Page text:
Out of the Shadows: Obsessive-Compulsive Disorder in Children

Out of the Shadows: Obsessive-Compulsive Disorder in Children

Let’s face it: we’re all a little obsessive at times. There are some things we’ve done the same way since we were children. But what happens when a child is so adamant about certain actions that it becomes clinically diagnosable?

Childhood-onset Obsessive Compulsive Disorder, or OCD, is not uncommon. But it can be difficult to diagnose. What’s the difference between a clean kid and an obsessively hygienic kid? How can you tell a young child who likes to open and shut the door apart from a child who feels like they have to shut the door three times?

The answer is usually right in front of us. This is especially true when kids, unlike adults, are unable to distinguish “strange” behaviors from normal ones.

Externally, extreme cases of OCD affect a child’s sleep pattern and social interactions. Some children will instigate seemingly pointless fights with family members over things that seem mundane, such as the symmetry of objects on a dresser, or the way food is presented. Internally, severe OCD can result in depression, feelings of shame, and mania.

While the compulsive aspect of OCD can be easier to spot, there are times when OCD manifests in a way that we can’t see. A child may have intrusive thoughts, fears, or images which routinely afflict them. Anxiety, stress and trauma tend to worsen symptoms.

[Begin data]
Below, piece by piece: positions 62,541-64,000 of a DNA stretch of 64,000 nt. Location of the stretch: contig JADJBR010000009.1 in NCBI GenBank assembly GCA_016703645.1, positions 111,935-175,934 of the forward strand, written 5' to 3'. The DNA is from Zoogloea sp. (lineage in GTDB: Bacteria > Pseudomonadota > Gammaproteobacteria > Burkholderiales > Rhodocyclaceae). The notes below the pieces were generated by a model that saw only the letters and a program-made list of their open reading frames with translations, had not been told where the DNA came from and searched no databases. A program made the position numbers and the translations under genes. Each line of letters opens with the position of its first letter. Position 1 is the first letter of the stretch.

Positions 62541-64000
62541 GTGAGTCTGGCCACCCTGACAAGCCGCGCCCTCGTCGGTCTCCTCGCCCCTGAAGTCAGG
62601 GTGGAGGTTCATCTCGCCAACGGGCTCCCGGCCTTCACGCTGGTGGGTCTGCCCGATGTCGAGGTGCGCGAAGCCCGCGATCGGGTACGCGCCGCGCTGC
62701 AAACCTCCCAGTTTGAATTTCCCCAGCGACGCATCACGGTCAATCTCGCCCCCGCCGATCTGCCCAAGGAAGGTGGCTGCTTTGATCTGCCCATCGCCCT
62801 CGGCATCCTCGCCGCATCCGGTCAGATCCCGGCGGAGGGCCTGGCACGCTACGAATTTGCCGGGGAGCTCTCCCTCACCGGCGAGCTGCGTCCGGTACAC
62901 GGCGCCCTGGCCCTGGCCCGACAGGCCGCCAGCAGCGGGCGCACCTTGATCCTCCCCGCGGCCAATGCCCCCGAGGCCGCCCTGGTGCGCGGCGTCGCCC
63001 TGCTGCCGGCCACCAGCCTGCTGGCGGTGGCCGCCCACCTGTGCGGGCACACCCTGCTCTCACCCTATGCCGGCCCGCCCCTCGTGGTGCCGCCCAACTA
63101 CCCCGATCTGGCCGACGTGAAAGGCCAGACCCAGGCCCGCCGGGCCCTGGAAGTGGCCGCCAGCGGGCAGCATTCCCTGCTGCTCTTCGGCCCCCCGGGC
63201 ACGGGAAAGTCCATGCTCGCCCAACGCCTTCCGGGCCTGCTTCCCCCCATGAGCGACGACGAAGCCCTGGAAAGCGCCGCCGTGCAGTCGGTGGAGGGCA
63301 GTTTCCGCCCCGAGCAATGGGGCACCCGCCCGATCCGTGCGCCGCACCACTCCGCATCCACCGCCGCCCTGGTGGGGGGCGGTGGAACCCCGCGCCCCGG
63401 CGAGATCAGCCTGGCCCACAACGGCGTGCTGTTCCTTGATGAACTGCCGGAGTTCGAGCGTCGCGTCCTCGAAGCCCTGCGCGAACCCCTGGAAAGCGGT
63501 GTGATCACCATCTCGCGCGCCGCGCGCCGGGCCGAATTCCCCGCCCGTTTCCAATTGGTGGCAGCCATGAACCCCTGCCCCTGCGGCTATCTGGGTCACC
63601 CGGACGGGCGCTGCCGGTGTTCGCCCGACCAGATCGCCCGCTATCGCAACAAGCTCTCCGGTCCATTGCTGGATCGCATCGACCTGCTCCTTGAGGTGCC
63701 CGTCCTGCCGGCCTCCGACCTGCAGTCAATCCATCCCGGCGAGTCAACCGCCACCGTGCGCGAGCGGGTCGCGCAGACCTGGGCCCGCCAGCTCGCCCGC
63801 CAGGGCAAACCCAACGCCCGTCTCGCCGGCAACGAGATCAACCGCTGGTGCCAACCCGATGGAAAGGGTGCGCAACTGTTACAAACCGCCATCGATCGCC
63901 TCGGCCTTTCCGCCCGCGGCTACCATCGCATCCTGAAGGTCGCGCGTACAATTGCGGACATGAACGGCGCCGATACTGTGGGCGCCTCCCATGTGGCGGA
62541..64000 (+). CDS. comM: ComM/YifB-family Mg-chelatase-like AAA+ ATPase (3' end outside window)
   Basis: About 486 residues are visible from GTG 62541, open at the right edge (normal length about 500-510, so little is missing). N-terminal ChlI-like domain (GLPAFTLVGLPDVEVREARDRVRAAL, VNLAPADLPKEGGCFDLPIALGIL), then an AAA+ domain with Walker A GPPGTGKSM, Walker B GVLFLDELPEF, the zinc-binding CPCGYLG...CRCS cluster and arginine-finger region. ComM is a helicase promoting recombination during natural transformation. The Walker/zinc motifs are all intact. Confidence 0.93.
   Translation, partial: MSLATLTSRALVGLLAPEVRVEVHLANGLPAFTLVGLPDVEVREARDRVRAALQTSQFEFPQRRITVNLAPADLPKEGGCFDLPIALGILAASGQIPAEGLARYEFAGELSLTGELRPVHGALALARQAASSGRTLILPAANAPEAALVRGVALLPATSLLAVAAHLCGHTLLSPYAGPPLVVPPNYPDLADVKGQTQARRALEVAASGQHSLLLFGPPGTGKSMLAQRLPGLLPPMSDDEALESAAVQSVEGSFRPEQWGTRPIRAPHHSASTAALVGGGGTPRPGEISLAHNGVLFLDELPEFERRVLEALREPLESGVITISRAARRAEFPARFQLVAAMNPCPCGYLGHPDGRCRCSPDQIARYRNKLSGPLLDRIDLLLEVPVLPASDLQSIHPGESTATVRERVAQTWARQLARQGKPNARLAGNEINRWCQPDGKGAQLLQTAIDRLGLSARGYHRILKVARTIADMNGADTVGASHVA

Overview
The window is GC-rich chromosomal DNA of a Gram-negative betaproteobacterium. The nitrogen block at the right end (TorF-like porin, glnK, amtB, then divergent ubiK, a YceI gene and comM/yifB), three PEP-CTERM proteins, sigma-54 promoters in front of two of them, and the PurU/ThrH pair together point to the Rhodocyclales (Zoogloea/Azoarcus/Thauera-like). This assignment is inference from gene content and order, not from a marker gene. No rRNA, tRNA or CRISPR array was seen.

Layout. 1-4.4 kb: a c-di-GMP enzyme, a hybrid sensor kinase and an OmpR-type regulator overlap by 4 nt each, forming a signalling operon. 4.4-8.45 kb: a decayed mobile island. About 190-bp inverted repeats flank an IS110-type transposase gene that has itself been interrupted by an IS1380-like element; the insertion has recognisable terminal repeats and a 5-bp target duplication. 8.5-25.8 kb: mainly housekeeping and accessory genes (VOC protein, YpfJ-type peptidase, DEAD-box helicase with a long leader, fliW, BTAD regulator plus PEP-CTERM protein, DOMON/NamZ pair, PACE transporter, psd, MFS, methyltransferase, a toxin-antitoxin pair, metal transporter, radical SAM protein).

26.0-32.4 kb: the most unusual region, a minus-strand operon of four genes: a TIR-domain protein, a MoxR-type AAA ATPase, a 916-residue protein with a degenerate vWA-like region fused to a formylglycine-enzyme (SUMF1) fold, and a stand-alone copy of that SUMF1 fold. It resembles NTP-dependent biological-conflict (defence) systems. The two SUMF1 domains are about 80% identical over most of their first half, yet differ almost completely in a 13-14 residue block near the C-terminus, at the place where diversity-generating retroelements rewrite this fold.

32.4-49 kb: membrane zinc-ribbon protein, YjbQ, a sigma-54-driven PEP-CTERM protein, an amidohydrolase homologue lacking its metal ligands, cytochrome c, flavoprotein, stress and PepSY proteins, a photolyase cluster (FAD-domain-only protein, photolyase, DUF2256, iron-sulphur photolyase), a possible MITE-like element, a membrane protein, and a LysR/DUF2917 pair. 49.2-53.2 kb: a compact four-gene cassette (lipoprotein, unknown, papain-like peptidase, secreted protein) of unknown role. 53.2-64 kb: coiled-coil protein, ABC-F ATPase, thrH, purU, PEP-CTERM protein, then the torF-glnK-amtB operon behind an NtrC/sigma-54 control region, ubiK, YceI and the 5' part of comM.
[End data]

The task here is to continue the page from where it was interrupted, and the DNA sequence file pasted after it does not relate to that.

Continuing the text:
According to the NYU Child Study Center, OCD is thought to be neurological in origin. It’s also often hereditary. An estimated 20% of children who are afflicted with OCD have a family member with the disorder.

Kids with OCD are usually overwhelmingly preoccupied with things that usually seem irrational. They become ritualistic in bolstering their obsession. Common examples of obsessions in children are contamination—constant concern over germs, irrational fears, symmetry of objects, religiosity, hording, and numbers.

Compulsions usually result in actions, which are a proponent of the obsessions. They manifest in many ways, such as excessive handwashing, repeatedly making sure things are a certain way (IE making sure a door is locked), or counting. Children with OCD will often become upset when the result of one of their compulsions is changed or flawed.

On the up-side, OCD in children is not only highly treatable, in some cases it fades with age. Treatments available for children with OCD include an array of medications, or talk-therapy. Developing coping strategies and being able to recognize and understand the obsessions, sometimes has the ability to moderate symptoms.

There are many resources for parents of children with OCD. More information on OCD and treatments for OCD can be found at KidsHealth.org and ocdchicago.org.